Graveside Service

Wed. Dec. 19, 2018
12:00 pm

Resthaven Cemetery

13102 North Freeway
Houston , TX 77060.
Wed. Dec. 19, 2018
12:00 pm
Resthaven Cemetery
13102 North Freeway
Houston , TX 77060.
In Memory of
Lynna Kay Shuffield

Lynna Kay Shuffield, an energetic, award-winning historian, preservationist, author, editor, and genealogist as well as a friend and mentor generous with her time and research, passed away peacefully Wednesday, December 12, 2018, in Houston following a two-year illness. She was 61.

She was predeceased by her beloved mother, Betty Knight Shuffield, and is survived by her father, Eugene J. Sheffield, for whom she recently threw a 90th birthday party. Survivors also include her brother, Eugene Jr., and numerous aunts, uncles and cousins across the state.

Born in Houston Feb. 3, 1957, Lynna Kay graduated in 1975 from Sam Houston High, a school for which she later researched a Texas Historical Marker. She received degrees in 1979 from the University of Houston-Downtown and Rice University's Navy ROTC program as a dual-enrolled student. A Certified Paralegal, she worked in the Real Estate arena of the City of Houston Legal Department until her retirement earlier this year. In 2016, she received the city’s Bravo Award for her exceptional work above and beyond the call of duty.

Her brilliant academic mind and inquisitive research culminated in several projects within the city and state that both augmented and corrected the historic record. After she publicized the names of 1,090 military personnel omitted from the Harris County War Memorial in Bear Creek’s Pioneers Park, the county commissioners responded with a $220,000 war memorial expansion. The project, completed in 2011, also corrected thirteen spelling errors. Explaining what motivated this research, Lynna Kay told the Houston Chronicle, “My mama always told me if you find something wrong, stop, fix it and fix it right."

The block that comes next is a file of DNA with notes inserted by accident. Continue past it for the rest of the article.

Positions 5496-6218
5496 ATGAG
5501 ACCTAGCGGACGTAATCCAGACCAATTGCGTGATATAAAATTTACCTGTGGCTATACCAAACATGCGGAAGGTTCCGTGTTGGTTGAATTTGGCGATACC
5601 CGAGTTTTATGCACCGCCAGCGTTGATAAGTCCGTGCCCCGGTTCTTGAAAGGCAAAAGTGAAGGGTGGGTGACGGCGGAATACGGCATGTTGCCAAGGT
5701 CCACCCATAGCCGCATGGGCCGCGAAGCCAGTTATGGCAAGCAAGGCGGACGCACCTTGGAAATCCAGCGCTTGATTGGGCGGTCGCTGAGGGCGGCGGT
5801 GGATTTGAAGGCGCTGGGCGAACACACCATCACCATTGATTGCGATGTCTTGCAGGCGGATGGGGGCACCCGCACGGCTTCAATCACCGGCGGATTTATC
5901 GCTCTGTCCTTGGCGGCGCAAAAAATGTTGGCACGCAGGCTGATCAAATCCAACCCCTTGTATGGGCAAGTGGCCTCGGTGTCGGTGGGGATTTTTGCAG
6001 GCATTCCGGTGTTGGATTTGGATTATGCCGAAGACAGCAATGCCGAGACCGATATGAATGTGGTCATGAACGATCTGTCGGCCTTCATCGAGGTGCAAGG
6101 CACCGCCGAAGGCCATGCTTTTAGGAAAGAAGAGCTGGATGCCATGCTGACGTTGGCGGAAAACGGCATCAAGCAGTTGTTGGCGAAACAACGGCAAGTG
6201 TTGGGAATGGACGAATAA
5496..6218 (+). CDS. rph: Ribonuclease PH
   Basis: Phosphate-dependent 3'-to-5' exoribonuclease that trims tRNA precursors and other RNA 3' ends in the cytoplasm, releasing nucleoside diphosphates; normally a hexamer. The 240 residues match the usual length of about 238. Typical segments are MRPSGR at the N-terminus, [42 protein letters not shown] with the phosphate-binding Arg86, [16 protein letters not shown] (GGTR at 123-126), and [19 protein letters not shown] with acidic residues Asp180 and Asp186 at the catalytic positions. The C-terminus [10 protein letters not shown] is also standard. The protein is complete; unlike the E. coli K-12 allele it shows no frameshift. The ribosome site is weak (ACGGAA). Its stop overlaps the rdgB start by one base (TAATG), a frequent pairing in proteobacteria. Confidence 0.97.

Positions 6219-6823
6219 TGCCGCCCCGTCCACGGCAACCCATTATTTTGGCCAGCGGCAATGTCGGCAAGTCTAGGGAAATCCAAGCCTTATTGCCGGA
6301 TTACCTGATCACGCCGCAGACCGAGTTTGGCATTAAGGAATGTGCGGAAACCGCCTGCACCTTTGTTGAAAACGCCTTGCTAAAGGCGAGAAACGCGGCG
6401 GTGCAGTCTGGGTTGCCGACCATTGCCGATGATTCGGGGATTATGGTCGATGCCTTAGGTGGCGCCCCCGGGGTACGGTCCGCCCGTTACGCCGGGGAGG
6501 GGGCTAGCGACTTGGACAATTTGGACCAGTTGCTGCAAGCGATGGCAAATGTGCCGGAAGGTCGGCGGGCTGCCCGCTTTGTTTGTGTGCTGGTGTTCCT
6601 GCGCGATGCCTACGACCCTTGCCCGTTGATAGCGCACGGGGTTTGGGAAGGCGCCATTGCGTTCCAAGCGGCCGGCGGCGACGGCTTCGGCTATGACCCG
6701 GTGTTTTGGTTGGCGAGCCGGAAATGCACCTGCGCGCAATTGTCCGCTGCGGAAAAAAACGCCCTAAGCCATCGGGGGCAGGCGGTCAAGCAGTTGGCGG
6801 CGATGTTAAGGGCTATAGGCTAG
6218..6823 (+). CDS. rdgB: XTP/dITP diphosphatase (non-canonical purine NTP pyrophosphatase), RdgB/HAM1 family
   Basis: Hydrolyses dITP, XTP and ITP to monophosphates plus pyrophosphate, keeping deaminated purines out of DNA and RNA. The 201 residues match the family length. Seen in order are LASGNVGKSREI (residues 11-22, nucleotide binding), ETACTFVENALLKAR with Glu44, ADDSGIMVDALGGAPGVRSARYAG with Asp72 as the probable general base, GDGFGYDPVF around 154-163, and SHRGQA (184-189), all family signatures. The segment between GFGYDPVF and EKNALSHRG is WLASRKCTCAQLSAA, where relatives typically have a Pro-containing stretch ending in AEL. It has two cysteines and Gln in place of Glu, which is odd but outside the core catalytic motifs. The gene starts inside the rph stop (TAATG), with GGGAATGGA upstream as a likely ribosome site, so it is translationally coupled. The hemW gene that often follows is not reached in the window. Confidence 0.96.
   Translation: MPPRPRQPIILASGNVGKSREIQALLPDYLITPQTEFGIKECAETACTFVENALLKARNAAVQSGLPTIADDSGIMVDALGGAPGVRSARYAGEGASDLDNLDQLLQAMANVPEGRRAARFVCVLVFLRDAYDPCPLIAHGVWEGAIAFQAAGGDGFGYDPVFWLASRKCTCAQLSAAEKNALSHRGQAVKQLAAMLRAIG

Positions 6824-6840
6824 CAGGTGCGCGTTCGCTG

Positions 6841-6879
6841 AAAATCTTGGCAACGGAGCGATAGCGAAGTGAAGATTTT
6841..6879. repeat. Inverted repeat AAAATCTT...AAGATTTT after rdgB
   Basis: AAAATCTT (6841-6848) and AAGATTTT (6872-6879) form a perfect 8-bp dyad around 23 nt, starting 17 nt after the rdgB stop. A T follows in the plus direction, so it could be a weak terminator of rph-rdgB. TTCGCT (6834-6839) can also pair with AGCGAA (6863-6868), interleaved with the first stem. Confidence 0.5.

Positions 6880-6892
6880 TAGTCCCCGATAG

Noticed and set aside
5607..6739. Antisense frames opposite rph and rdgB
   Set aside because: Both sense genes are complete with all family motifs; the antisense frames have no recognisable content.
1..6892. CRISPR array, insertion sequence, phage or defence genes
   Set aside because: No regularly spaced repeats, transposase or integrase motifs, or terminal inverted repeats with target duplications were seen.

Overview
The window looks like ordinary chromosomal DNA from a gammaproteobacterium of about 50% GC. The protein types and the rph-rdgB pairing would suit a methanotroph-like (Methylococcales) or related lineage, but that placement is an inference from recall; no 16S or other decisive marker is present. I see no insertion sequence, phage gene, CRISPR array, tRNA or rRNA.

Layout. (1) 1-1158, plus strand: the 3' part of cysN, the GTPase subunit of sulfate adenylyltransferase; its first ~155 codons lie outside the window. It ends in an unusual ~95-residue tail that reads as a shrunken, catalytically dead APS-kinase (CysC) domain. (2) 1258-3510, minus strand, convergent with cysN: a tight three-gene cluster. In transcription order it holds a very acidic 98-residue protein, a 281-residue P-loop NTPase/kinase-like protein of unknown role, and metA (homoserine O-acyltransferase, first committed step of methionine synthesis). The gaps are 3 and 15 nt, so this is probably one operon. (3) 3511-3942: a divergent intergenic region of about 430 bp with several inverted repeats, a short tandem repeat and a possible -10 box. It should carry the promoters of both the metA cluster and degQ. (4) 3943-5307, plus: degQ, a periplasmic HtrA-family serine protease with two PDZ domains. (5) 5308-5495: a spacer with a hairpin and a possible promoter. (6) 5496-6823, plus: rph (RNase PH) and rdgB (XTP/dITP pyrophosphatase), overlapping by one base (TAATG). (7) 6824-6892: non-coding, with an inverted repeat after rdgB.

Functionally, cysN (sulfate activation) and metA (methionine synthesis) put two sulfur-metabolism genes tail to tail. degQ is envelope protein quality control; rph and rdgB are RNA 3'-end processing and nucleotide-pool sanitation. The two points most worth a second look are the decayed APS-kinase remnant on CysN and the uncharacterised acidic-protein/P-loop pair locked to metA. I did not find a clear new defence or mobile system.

Lynna Kay’s most ambitious project was to complete the architectural plans for Houston’s Depression-era City Hall by adding life-size statues of the city’s founders—brothers Augustus Chapman Allen and John Kirby Allen. While examining the building’s original blueprints, drawn in 1939 by immigrant architect Joseph Finger, Lynna realized that statues of the Allen brothers were supposed to stand on the front terrace at City Hall, flanking the entry doors. Determinedly, Lynna tracked down the architect’s grandchildren in Israel, hired Houston sculptor Lori Betz, conferred with engineering firms and with the Houston Art Alliance, and raised more than $100,000 to finish a project, long forgotten.

Lynna Kay had a strong sense of duty and service. She was a former Major in the State Military Forces of Texas having graduated from the Military Police Officer Basic and Advance Courses and the U.S. Marine Corps Command & General Staff Course. Her passion for service was far reaching, leading to several award-winning books about Texans who served in WWI. Her straightforward manner of conversation and tart tongue could be a challenge, but her circle of friends knew she was invested and sincere beyond all. Former Marshall Mayor, Audrey Kariel, who worked with Lynna Kay to get a historic marker for the city’s Hebrew cemetery, said, “I was in her fan club.”

Beside securing Historic Texas Cemetery (HTC) status for the Marshall cemetery, Lynna Kay successfully applied for HTC markers at more than thirty cemeteries, including forgotten acreage where former slaves are buried. The HTC designation serves as a legal document preventing freeway encroachment. Among the Houston cemeteries now protected, thanks to Lynna’s dogged research and perseverance, are the Evergreen Negro Cemetery, Hollywood Cemetery, and the Eichwirtzel Cemetery. During the past decade, she turned her attention to the state’s Hebrew cemeteries. As a board member of the Texas Jewish Historical Society, she headed an HTC taskforce that resulted in historic markers at nearly twenty cemeteries—from well-tended acreage with more than a thousand graves in Houston to a neglected, previously unmarked cemetery in Paris with a few dozen gravestones.